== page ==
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A long tunnel leading into the Newgrange. On the left, a spiral pattern depicted on the rocks outside

The mystery of Newgrange: Ireland's megalithic marvel

Left: Eastern passage of Knowth - Shutterstock. Right: Stone at Newgrange - Johnbod - Wikimedia | CC BY-SA 3.0

Ireland's ancient wonder

An hour’s drive north of Dublin sits a wonder of the prehistoric world. Every 21st December, deep inside this megalithic marvel, one of the world’s oldest and most spectacular light shows takes place.

This place is Newgrange.

Six centuries older than the oldest pyramid in Egypt and seven hundred years older than the stone circle at Stonehenge, this huge Neolithic monument was built around 3200 BC. Central to a prehistoric complex, known in Irish as Brú na Bóinne (Palace of the Boyne), this passage tomb consists of 200,000 tons of material and has a footprint of over an acre. A sophisticated structure, it is testament to its builders’ abilities as engineers, artists, and astronomers, as well as evidence of their religion. Who, then, were these builders?

The consensus has been that native Irish peoples constructed the monument, but this has not stopped a slew of radical and sometimes fascinating theories to the contrary. Vikings, Phoenicians, Egyptians, and Romans have all been put forward as colonist-builders of Newgrange. Is there any truth in these claims?

Opening a cairn of worms: Rediscovering Newgrange

In 1699, Charles Campbell came across an overgrown mound of stones on his estate and took it to be a convenient quarry. This was until he uncovered a colossal decorated stone guarding an entrance to a passage. Campbell had rediscovered Newgrange. He and his men then became (probably) the first people in thousands of years to set foot inside the ‘cave’.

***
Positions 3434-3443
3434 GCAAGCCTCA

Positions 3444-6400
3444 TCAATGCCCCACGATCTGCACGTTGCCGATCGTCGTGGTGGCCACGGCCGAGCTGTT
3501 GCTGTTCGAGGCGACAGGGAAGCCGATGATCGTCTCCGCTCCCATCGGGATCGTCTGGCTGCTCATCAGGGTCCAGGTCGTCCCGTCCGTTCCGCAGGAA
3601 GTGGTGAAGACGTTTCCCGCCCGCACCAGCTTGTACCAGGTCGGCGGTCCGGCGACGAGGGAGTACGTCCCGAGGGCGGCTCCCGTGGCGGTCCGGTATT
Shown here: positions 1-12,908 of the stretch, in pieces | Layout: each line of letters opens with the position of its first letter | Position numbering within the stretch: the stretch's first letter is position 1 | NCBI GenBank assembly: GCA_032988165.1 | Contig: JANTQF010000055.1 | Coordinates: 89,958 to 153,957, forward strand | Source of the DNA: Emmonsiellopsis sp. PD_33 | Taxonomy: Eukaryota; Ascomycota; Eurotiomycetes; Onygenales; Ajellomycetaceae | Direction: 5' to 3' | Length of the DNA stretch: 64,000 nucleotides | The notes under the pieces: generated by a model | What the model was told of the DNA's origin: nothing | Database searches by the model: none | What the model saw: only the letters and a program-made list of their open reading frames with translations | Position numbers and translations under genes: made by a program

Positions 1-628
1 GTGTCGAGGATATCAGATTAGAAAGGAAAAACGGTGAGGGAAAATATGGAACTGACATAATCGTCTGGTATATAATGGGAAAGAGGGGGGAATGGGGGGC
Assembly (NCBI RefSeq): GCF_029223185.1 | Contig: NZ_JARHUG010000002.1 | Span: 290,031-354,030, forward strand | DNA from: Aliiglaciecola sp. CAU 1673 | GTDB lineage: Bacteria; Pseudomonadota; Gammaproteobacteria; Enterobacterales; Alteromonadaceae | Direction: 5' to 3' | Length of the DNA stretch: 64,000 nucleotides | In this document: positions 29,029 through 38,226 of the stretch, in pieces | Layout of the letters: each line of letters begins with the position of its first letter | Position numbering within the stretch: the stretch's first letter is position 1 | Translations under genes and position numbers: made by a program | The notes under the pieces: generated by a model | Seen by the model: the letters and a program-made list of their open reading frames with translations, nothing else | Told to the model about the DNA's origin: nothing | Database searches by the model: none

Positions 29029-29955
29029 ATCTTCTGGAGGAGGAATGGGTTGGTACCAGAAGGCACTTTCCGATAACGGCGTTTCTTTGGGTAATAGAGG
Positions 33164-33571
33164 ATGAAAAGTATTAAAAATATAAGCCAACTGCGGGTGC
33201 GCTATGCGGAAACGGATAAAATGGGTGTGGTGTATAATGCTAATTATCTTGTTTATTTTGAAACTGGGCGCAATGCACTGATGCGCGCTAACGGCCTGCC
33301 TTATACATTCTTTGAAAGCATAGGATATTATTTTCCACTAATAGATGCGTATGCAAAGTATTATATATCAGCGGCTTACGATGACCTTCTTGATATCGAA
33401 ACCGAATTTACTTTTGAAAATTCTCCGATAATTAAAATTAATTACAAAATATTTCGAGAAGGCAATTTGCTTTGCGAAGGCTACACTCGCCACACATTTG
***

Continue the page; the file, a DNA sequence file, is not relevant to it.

The early days of investigation at the site were themselves a bit rocky and mysterious. Many of these surveyors of Newgrange recorded different measurements (some much more accurate than others) and offered wildly differing theories about the origins of the mound. Early 18th-century investigator Thomas Molyneux (1661-1733) claimed to have seen a large stone shaped like a pyramid, which has never been seen since, and Thomas Pownall (1722-1805) was convinced that the cairn was originally a much taller, pyramidal structure.

Newgrange at night
Newgrange at Night | Image:

Many of these antiquarians made important contributions overall, however, such as George Petrie (1790-1866), who helped to re-establish the link between the monument and early Irish literature. These early scholars all tended to appreciate, too, that Newgrange was clearly not just a large mausoleum but rather something of greater religious significance, albeit not tending to expand much beyond seeing it as a ‘barbarous’ place ‘sacred’ to the ‘ancient Irish’.

'...every Winter Solstice, the rising sun shines through a small aperture in the structure and travels 18m into the main chamber, flooding it with brilliant light for around 17 minutes.'

Charles Vallancey (1731-1812) in his 1786 survey described the tomb as an artificial ‘cave of the sun’, linked to Chaldean sun worship. He may have been wrong about the Chaldean part, but many years later the solar significance of the tomb was taken much further.

From 1962 to 1975, Michael O’Kelly (1915-1982) led a much-lauded survey of Newgrange. While O'Kelly disputed aspects of the work of the early investigators, many of their findings were confirmed by the professor’s excavation.

O’Kelly called Newgrange and the nearby Dowth and Knowth the ‘cathedrals of the megalithic religion’. It was for the Neolithic people of Ireland a place of great religious importance, connected not just to sun worship but also to a ‘cult of the dead’. A fine example of a passage tomb, various mythical heroes and kings were said to be buried there. But O’Kelly also described it as a ‘house of the dead’, its waterproofing indicating a consideration for those ‘living’ inside. Irish tradition says Newgrange was the home of The Dagda, the chief of the Tuatha Dé Danann, a race of supernatural beings said to have inhabited ancient Ireland.